Teach me to cry with my eyes wide open.

“With My Own Two Hands”

I can change the world
With my own two hands
Make it a better place
With my own two hands
Make it a kinder place
With my own two hands
With my own
With my own two hands
I can make peace on earth
With my own two hands
I can clean up the earth
With my own two hands
I can reach out to you
With my own two hands
With my own
With my own two hands
I’m going to make it a brighter place
With my own two hands
I’m going to make it a safer place
With my own two hands
I’m going to help the human race
With my own two hands
With my own
With my own two hands
I can hold you
With my own two hands
I can comfort you
With my own two hands
But you’ve got to use
Use your own two hands
Use your own
Use your own two hands
With our own
With our own two hands
With my own
With my own two hands

~ by Jack Johnson featuring Ben Harper

Share your thoughts about Mother Earth.  
If you feel inspired write her a letter, a poem, a song and share it with us here.

Earth Song by Michael Jackson

Mojo Monday ~ Dia De Los Muertos

 Cosmic Skull Girl by Michelle Fairchild
Dia de los Muertos (Day of the Dead) is a holiday celebrated in Mexico and by Mexican Americans living in the United States and Canada. The holiday focuses on gatherings of family and friends to pray for and remember family and friends who have died. The celebration occurs in connection with the Catholic holidays All Saints’ Day on November 1st and All Souls’ Day on November 2nd. In Mexico infants and children are usually honored on November 1st and in fact this day is often referred to as either Dia de los Inocentes or Dia de los Angelitos (Day of the Innocents or Day of the Little Angels.) Deceased adults are honored on November 2nd.
Though this celebration is currently associated with Catholic holidays, scholars have actually traced the beginnings of Dia De Los Muertos to indigenous observances dating back thousands of years and to an Aztec festival dedicated to a Goddess named Mictecacihuatl.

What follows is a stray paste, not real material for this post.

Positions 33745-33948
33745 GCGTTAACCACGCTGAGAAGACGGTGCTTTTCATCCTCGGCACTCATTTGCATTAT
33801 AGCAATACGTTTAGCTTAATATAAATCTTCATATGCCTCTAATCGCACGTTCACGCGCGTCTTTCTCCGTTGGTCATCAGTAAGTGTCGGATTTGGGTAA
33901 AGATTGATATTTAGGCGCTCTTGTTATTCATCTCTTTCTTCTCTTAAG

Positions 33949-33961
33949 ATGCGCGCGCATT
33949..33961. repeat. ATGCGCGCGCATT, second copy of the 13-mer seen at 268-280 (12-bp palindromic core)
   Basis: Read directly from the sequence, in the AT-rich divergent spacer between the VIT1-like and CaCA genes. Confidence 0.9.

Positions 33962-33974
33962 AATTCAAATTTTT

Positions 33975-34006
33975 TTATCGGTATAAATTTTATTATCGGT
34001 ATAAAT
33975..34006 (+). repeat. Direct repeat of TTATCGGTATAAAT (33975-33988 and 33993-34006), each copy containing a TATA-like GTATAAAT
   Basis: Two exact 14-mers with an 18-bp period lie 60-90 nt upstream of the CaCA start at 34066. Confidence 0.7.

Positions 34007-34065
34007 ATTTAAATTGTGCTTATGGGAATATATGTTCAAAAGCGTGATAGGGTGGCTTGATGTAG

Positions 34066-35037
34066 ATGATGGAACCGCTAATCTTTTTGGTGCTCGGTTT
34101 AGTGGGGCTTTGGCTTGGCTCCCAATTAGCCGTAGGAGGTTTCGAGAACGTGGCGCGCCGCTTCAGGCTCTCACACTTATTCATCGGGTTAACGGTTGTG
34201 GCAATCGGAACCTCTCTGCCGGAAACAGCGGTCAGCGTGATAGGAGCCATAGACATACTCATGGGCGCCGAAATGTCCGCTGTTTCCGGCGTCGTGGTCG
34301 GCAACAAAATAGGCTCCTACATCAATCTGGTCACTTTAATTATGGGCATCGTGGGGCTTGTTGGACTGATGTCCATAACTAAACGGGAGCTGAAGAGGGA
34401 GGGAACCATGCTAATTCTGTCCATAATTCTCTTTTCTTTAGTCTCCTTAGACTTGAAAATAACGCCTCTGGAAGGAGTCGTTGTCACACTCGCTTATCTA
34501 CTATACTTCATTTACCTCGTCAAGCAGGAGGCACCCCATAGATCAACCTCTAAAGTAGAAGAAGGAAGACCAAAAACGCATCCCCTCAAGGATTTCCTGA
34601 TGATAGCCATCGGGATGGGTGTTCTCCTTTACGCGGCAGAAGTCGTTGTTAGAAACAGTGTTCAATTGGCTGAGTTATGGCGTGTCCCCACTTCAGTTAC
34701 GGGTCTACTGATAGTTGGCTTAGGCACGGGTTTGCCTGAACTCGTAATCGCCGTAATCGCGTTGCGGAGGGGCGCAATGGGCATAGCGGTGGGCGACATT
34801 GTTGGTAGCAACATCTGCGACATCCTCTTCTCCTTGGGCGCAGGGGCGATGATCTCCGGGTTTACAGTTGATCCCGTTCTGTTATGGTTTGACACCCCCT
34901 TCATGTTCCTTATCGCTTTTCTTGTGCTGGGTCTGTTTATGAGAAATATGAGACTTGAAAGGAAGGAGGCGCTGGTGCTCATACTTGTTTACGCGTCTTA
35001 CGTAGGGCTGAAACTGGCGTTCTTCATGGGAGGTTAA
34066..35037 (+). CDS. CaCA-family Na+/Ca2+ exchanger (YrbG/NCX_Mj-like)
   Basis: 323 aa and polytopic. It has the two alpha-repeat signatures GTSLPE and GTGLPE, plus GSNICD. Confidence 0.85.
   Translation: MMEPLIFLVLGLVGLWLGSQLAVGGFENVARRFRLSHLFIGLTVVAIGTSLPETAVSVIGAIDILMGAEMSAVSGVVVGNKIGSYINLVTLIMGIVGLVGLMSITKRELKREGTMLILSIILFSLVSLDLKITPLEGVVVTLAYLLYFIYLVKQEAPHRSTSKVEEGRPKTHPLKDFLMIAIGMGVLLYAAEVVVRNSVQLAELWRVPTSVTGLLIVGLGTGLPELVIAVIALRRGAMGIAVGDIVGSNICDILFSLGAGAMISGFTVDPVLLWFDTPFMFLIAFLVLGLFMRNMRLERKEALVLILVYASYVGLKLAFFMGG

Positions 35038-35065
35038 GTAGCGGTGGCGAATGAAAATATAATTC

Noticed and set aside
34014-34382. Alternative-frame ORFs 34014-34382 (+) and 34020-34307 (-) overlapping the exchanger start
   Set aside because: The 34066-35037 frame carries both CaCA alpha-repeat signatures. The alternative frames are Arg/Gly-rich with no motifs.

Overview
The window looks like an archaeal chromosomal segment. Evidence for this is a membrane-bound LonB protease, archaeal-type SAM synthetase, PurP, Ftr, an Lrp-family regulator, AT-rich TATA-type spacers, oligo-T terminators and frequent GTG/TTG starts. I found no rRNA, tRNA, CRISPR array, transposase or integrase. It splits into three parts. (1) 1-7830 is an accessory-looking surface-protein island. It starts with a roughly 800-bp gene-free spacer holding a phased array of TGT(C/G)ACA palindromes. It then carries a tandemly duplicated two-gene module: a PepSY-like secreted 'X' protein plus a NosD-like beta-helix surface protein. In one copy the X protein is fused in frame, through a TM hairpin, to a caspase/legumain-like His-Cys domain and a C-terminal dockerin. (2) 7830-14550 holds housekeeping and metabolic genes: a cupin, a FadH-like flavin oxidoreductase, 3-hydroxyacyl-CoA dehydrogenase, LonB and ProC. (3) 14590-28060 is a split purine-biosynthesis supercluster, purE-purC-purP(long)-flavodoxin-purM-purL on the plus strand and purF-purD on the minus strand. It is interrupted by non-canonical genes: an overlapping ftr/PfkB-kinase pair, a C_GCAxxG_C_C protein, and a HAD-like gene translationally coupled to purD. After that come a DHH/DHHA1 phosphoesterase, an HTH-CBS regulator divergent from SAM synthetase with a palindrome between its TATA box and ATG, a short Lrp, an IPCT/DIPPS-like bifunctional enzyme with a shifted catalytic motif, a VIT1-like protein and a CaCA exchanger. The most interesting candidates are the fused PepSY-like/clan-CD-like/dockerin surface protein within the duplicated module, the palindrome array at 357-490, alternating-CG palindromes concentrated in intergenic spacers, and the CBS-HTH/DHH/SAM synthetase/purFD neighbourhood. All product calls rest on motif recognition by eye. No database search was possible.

Traditions for the holiday involve creating or building altars to honor the deceased. Commonly placed on the altars are sugar skulls (sweet confections), marigolds and favorite foods of the deceased. Family and friends then take these items to the graves of their dead loved ones and present them as gifts.
Here is a video showing people in Oaxaca celebrating Day of the Dead and another well-done video of Dia de los Muertos being celebrated in San Francisco.
Have you have celebrated Day of the Dead in the past or if you will be participating in a celebration this year?

Do you have any family or friends who you would honor and pray for during this holiday? If you would like share their names and if you want also a note about them.

Have you ever created any art in the Dia de los Muertos style? If you have share a photo of your creations. If you haven’t consider making something this week. Perhaps you might even want to create an altar to honor family and friends who have died.